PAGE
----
The placenta has sustained the baby for the duration of his life so far- it seems rather ignorant that we would be in such a hurry to separate the two. I am now convinced that cord burning is something I would like to see done more often. I would love to incorporate it into my future births. Certainly though, it isn't for everyone. Would you consider cord burning? Why or why not?
I have been struggling for a long time to write this. I want this story to empower women to trust their bodies. I do not regret my decision, because at the time I was 100% confident that it was the right choice for me, my partner, and our baby.
But the fact is, I had an elective cesarean section.
Taija was in the breech position from the time I was 34 weeks on. Despite our best efforts through spinning babies techniques, acupuncture, moxibustion, and chiro... she remained breech.
At 38 weeks, we decided to try an ECV. It was honestly the worst experience I have ever had in my life. It was very painful and my body had such an adverse reaction to the whole experience that the OBs performing it had never seen it happen- I tried to breathe slow and deep, but somehow depleted my body of CO2 and ended up going into tetany seizure. It started in my hands as they began to curl and tense up, and the sensation traveled up my arms into my neck and even my throat, where it reached a point where I almost couldn't speak. Taija's heart rate decelerated and the procedure stopped. It took a few minutes of oxygen for my body to unfurl (I literally could not move my hands or fingers at ALL). Once I had recovered, the OB decided to check the ultrasound one more time, to confirm what she suspected: that the umbilical cord was wrapped around Taija's neck. It was. She strongly discouraged us against trying a vaginal breech birth. She offered us an appointment with the Best Birth Clinic to have a consultation but told us "If it were me, I wouldn't even consider it. The cord is wrapped, and may be short. Judging by your baby's reaction to this procedure, vaginal birth could be very dangerous". Before the ECV, I was mentally preparing for a vaginal breech birth. I told myself that no matter what happened at the appointment, I would trust my body. My baby knew what she was doing, and if she wanted to come out bum first, I would let her. But crying in that hospital bed after a terrifying experience, and being told that I would put my baby in serious danger, I whispered into my partner's ear "I think I want a c-section".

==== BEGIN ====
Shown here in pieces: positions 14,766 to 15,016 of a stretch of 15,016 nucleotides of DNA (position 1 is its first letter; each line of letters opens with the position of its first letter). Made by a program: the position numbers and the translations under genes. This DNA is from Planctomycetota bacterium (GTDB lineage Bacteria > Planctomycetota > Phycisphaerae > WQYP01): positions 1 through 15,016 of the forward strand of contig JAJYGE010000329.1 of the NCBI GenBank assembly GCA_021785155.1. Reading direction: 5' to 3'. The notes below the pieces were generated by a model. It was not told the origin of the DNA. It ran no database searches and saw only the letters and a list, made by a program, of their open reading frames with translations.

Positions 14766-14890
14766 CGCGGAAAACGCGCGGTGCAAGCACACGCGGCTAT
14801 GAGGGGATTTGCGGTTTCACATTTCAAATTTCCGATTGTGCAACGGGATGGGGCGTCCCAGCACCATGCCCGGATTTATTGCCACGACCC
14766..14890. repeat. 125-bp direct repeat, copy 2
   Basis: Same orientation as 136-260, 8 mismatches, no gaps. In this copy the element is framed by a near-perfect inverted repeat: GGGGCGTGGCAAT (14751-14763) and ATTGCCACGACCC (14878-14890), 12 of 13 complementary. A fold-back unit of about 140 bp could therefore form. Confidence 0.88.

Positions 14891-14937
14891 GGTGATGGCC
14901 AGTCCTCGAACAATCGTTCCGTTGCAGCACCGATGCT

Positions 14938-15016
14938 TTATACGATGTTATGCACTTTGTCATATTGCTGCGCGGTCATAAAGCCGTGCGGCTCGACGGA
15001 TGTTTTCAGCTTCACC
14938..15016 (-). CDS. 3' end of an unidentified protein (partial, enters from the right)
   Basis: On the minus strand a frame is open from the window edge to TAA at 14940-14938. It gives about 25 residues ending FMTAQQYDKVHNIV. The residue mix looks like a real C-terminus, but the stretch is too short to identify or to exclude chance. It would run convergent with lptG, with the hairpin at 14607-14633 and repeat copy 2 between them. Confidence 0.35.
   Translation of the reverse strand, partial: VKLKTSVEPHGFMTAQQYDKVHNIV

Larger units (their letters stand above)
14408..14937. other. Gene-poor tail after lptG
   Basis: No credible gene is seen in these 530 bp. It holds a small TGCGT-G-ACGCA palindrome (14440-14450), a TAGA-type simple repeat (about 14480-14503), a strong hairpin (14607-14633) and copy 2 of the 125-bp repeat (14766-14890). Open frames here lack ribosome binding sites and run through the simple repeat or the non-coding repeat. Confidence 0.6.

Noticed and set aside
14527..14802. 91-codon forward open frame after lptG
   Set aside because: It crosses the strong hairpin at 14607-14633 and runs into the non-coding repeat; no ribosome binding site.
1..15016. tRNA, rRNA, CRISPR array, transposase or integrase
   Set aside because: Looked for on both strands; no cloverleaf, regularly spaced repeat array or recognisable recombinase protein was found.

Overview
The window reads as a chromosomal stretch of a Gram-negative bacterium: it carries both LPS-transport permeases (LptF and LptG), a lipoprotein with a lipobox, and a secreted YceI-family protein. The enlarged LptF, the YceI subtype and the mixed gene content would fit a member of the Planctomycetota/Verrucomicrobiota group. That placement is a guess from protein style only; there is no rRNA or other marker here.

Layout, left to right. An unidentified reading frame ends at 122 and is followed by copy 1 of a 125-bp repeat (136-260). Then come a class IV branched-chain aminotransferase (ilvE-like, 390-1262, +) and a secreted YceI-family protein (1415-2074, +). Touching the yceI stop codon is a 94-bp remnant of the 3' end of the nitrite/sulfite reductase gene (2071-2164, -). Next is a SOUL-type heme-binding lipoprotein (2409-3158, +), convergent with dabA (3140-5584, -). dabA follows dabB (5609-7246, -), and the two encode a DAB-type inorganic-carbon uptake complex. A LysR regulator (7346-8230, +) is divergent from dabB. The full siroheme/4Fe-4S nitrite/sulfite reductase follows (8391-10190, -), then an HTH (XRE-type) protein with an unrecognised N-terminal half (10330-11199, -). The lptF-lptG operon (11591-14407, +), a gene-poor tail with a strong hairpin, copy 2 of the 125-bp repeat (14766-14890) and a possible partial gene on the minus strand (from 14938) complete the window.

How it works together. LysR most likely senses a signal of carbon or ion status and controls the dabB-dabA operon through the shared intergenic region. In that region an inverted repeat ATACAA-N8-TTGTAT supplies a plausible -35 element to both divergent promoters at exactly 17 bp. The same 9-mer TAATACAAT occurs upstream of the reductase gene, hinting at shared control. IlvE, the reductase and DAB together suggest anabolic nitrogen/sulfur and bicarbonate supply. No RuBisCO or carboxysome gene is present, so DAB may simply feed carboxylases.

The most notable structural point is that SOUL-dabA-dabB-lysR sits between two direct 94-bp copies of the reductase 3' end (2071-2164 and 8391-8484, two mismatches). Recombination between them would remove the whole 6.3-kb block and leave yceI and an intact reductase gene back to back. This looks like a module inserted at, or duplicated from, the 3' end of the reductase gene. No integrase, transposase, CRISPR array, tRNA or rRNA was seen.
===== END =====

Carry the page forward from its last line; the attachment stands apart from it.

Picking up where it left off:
At the time, I was very new to being a doula. I had taken the DONA training and attended one birth, but the whole world of empowerment, information, informed consent, and courage was still very new to me. For a few days, I went back and forth in my mind. But time was ticking. If I were to have an elective cesarean, I knew I wanted a chance to meet the OB beforehand so that I could ask questions and make my wishes for the birth known. At almost 39 weeks pregnant, I needed to choose. Before the ECV when I was still considering a vaginal breech birth, nobody supported me. The response I got when I said she was breech was "Oh, so you'll have to have a c-section". When I said no, I wanted to try breech birth I heard "You're crazy. That's dangerous". The only people who truly supported me were my midwives. So I talked it over with my partner and in the end, fear won. Fear of traveling the Sea to Sky Highway in labor with a breech baby, fear of the hospital not having a breech friendly OB on call at the time I was birthing, fear of the cord around my baby's neck, fear of the unknown.
8 months later, I can comfortably say that I am sad. Sad that fear of childbirth is so rampant in our culture that even as a doula, even knowing the risks of cesarean section, knowing that being born surgically would alter my baby's digestive flora, could affect her breathing, and would certainly affect my future pregnancies... I still couldn't trust my body. I chose to extend my postpartum healing by more than 6 weeks, chose to deprive my baby of the beneficial labor hormones, because I was scared.
Now, months later when I have read many triumphant stories of breech birth, seen countless videos, and done much more research... I am sure that I could have done it. I know in my heart that breech is just a variation of normal- my body didn't know any different.
Today I look at my daughter who is the absolute joy of my life, and I am sad that she didn't get the best I could have given her, simply because I couldn't shake the deep-seeded (and yet unfounded) fear.
Mamas, I beg you. Don't let this culture of fear live any longer. Our daughters will soon be mothers, and they deserve better. Trust yourselves, your babies, and your bodies. If not for your own benefit, for the benefit of future birthing generations.